Examining a series of El Nino-induced droughts and the famines that they spawned around the globe in the last third of the 19th century, Mike Davis discloses the intimate, baleful relationship between imperial arrogance and natural incident that combined to produce some of the worst tragedies in human history. Late Victorian Holocausts focuses on three zones of drought and subsequent famine: India, Northern China; and Northeastern Brazil. All were affected by the same global climatic factors that caused massive crop failures, and all experienced brutal famines that decimated local populations. But the effects of drought were magnified in each case…

The Day the World Ended

By Gordon Thomas, Max Morgan-Witts,

Book cover of The Day the World Ended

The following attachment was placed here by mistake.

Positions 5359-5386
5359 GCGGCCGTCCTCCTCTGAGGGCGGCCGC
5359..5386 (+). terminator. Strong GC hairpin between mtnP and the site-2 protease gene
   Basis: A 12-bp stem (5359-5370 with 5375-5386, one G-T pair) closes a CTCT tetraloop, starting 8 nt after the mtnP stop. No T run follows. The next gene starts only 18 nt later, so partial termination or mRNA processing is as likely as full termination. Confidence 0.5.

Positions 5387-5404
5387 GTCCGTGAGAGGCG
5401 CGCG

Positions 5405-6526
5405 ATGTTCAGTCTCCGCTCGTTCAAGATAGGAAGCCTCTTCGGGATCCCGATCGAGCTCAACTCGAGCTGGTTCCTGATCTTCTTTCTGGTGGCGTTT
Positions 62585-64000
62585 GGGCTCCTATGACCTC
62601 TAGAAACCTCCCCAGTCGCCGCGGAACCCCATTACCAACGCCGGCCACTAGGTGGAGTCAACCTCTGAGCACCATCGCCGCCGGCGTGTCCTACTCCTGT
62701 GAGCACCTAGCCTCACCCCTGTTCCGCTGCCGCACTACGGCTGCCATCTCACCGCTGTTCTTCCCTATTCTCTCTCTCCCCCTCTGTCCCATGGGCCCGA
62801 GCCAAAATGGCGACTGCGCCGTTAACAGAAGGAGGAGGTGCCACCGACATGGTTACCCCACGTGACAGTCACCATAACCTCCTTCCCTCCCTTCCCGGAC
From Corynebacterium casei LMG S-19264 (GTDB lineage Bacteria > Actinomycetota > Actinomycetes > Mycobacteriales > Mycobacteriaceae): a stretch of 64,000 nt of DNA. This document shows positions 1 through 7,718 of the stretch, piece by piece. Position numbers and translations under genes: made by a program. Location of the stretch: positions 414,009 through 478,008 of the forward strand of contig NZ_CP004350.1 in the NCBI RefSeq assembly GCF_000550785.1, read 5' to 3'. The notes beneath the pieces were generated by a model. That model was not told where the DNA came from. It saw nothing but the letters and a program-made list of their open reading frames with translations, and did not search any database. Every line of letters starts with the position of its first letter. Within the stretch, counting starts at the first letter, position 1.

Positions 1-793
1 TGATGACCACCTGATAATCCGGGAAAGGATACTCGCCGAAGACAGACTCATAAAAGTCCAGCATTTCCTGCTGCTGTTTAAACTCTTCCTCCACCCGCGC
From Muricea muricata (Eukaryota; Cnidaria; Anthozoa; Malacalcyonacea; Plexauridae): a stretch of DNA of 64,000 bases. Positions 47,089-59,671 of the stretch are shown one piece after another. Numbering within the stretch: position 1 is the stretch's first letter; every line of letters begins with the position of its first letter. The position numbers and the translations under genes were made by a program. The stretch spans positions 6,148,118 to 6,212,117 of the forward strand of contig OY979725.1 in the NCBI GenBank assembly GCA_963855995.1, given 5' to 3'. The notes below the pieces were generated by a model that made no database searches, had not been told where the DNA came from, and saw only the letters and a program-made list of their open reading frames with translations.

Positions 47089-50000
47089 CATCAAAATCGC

Why did I love this book?

In early May 1902, the Mount Pelée volcano at the northern tip of Martinique rumbled and smoked. On May 8 it released its fury, killing approximately 30,000 people. It remains an active volcano. The authors tell this story with elan, using original sources to bring in the experience of victims and survivors. But the book is much more than a narrative history, as it uncovers how authorities in this French overseas department in the Caribbean neglected the threat posed by the volcano and obfuscated and stalled in the horrid aftermath.

The Day the World Ended joins these other books in questioning the interpretation of natural disasters, underlining human culpability.

By Gordon Thomas, Max Morgan-Witts,

Why should I read it?

2 authors picked The Day the World Ended as one of their favorite books, and they share why you should read it.

What is this book about?

A detailed account of the erruption of Mount Pelee in the West Indies in 1902, and the events leading up to the disaster